Alternatively, Application Types and Tags can be used directly in the Service cell to match any of the Applications that belong to the defined Application Type or Tag group.

     

    Application Use Cases

     

    Examples listed in this article illustrate common uses for Applications and the general steps on how each scenario is configured.

     

    Application Logging

     

    Use case: The administrator wants to enable Application logging to detect which types of applications are used in the network.

     

    In this example applications are logged and the “Log Accounting Information” option is enabled to be able to see more details about the Application use in Overviews and Reports.

          1. Open the engine’s policy for editing.
          2. Create an Access rule with the Continue action at the beginning of the policy.
          3. Edit the Logging Options for the rule and select the following options:
            • Log Level: Stored
            • Log Application Information: Enforced
            • Connection Closing: Log Accounting Information

    The Access rule should look like the illustration below.

    AppDetection 7.JPG

       4. Save and install the policy on the engine.

     

    Blocking Application Use

     

    Use case: The administrator wants to block the use of a certain Application in the local network.

    1. Open the engine’s policy for editing.

    2. Add a rule with the Discard action and set the Source and Destination to ANY.

    3. Add the Application element that represents the Application to be blocked to the Service cell.

     

    Note: Application detection is done for traffic that matches the ports defined in the Application element.

     

    The Access rule should look like the illustration below.

    AppDetection 8.JPG

    4. Save and install the policy on the engine.

     

     

    Allowing Application Use Only on a Certain Port

     

    Use case: The administrator wants to allow a certain Application only when it is used with HTTPS.

     

    Application elements usually have by default both HTTP and HTTPS ports defined for matching criteria. These settings can be overridden by combining the application element with a Service element in the Service definition. In the example below, the Salesforce Application is allowed only when using TLS.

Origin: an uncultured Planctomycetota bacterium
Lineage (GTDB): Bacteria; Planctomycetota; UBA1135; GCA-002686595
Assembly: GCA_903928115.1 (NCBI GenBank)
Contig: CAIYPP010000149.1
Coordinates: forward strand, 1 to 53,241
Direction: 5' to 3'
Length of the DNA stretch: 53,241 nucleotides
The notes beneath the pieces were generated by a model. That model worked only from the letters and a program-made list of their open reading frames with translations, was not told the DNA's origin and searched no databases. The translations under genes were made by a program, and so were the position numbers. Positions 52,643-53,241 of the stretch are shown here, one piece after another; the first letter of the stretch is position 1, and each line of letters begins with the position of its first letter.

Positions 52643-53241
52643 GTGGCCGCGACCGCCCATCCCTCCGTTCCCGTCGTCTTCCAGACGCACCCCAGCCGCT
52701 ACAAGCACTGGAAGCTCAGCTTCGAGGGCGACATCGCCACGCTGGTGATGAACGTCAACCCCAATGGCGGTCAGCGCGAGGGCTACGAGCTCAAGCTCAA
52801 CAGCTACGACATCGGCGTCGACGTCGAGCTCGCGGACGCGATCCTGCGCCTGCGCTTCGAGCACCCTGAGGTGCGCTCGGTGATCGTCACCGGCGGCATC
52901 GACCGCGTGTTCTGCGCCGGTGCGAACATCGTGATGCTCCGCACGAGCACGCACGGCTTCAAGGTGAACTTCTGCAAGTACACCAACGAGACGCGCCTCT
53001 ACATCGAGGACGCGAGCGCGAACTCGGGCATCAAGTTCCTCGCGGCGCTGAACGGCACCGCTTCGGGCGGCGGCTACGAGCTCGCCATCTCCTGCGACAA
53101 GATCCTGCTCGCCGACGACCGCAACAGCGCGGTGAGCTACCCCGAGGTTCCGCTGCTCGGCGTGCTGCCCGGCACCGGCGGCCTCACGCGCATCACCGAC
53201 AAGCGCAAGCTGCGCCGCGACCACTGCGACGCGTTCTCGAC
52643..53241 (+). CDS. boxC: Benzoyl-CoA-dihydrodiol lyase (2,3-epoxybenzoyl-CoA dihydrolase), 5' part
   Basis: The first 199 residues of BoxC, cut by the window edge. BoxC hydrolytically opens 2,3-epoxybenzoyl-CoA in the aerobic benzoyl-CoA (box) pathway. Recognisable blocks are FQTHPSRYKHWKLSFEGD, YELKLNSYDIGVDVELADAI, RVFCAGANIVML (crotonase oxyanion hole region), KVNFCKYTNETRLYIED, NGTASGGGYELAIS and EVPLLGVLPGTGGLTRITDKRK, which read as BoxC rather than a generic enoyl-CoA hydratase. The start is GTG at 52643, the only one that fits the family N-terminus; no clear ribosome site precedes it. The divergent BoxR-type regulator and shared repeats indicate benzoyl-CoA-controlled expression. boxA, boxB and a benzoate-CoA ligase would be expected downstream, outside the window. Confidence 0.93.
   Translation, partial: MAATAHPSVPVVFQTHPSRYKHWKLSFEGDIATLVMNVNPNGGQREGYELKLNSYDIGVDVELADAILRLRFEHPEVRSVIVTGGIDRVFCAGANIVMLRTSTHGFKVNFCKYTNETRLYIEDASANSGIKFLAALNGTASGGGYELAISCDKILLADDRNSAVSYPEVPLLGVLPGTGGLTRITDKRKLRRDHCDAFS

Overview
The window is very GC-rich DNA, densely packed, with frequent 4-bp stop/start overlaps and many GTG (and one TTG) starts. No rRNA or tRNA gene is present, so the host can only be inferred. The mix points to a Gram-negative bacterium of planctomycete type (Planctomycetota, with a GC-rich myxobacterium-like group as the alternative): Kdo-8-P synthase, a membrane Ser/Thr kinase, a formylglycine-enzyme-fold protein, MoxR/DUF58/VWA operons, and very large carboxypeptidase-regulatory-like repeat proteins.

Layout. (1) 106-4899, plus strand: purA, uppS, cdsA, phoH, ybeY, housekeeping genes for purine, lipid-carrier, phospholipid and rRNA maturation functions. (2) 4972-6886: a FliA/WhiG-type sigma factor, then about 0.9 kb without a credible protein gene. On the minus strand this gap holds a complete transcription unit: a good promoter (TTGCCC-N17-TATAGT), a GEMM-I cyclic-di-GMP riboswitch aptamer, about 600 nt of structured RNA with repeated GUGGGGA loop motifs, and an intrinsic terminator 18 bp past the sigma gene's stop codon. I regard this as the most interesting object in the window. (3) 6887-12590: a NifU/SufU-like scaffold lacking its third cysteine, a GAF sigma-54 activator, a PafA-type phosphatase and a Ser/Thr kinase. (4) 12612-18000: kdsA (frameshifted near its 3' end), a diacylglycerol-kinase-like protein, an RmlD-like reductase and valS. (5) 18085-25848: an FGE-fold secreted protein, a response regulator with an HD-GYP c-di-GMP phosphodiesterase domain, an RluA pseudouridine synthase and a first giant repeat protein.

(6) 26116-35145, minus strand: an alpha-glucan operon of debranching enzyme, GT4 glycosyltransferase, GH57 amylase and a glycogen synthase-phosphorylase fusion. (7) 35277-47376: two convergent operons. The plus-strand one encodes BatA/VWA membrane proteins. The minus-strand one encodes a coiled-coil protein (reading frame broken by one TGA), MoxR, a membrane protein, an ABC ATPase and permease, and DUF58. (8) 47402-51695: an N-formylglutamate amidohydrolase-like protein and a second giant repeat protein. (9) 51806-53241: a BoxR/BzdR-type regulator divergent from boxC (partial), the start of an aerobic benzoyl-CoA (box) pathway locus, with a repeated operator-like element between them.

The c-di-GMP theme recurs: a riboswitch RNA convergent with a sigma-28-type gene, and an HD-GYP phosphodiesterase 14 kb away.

1.  Open the engine’s policy for editing.

    2.  Add an Access rule with the Allow action and set the Source and Destination to ANY.

    3.  Edit the Service definition. Add the Application element to the Application cell and add the HTTPS Service to the Service (Port) cell.

    4.  Add an Access rule with the Discard action after the previous rule and add the Application element directly to the Service cell.

     

    The Access rules should look like the illustration below.

    AppDetection 9.JPG

    5.  Save and install the policy on the engine.

     

    Allowing Only Certain Applications

     

    Use case: The administrator wants to allow the use of only a certain Application, regardless of the port used. All other traffic is discarded.

     

    In this example only the TeamViewer Application is allowed. The detection is done for all traffic that passes through the firewall.

    1. Open the engine’s policy for editing.

    2. Add an Access rule with the Allow action and set the Source and Destination to ANY.

    3. Edit the Service definition. Add the TeamViewer Application to the Application cell and the Any TCP Service element to the Service (Port) cell.

    4. Add an Access rule with the Discard action after the previous rule and set the Source, Destination, and Service to ANY.

     

    The Access rules should look like the illustration below.

    AppDetection 10.JPG

    5. Save and install the policy on the engine.

     

    Enforcing Only HTTP Protocol with URL Logging

     

    Use case: The administrator wants to allow HTTP traffic only on the default port 80 and log the URLs that are accessed. All other traffic is discarded. Traffic using the same protocol on all other ports is discarded.